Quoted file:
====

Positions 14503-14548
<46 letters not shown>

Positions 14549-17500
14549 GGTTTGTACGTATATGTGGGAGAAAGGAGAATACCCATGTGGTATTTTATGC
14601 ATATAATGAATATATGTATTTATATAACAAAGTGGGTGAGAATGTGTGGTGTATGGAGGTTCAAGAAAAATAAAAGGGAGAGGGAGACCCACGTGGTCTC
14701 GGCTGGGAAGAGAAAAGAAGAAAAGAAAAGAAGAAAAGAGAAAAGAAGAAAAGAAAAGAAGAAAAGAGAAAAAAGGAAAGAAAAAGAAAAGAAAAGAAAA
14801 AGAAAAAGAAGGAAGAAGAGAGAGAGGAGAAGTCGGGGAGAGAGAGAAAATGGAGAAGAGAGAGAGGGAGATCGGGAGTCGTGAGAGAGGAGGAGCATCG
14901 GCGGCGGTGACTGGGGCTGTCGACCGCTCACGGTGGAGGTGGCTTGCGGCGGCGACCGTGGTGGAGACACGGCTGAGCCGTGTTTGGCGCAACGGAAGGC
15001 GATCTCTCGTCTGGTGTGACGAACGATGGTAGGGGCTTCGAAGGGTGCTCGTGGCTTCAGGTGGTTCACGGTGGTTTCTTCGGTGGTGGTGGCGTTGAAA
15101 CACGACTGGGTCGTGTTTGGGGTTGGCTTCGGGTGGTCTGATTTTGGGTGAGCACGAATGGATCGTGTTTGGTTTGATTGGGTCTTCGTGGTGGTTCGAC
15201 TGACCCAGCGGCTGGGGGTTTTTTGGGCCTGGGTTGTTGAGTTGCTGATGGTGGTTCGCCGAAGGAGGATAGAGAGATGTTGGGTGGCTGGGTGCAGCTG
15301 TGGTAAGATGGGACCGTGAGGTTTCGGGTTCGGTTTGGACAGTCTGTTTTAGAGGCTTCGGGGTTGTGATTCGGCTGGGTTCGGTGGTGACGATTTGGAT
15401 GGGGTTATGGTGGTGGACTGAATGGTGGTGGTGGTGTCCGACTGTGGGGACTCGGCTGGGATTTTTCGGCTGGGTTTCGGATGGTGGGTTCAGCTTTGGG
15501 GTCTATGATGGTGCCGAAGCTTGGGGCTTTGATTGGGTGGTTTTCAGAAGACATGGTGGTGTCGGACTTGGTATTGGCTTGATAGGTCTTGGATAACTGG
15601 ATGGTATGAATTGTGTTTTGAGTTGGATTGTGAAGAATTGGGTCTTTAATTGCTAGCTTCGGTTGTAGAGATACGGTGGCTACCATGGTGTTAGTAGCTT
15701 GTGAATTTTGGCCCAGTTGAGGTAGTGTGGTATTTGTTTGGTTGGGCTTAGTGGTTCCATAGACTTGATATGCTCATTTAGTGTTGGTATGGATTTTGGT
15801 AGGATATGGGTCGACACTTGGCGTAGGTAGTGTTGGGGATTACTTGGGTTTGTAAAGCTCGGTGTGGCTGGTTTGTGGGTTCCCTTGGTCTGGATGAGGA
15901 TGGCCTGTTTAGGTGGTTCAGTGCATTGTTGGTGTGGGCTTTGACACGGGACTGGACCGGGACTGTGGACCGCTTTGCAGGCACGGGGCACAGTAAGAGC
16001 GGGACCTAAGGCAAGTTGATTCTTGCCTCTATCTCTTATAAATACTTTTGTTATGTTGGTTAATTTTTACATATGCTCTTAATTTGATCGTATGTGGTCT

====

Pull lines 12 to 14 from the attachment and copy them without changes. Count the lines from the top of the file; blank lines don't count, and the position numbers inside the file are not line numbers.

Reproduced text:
15301 TGGTAAGATGGGACCGTGAGGTTTCGGGTTCGGTTTGGACAGTCTGTTTTAGAGGCTTCGGGGTTGTGATTCGGCTGGGTTCGGTGGTGACGATTTGGAT
15401 GGGGTTATGGTGGTGGACTGAATGGTGGTGGTGGTGTCCGACTGTGGGGACTCGGCTGGGATTTTTCGGCTGGGTTTCGGATGGTGGGTTCAGCTTTGGG
15501 GTCTATGATGGTGCCGAAGCTTGGGGCTTTGATTGGGTGGTTTTCAGAAGACATGGTGGTGTCGGACTTGGTATTGGCTTGATAGGTCTTGGATAACTGG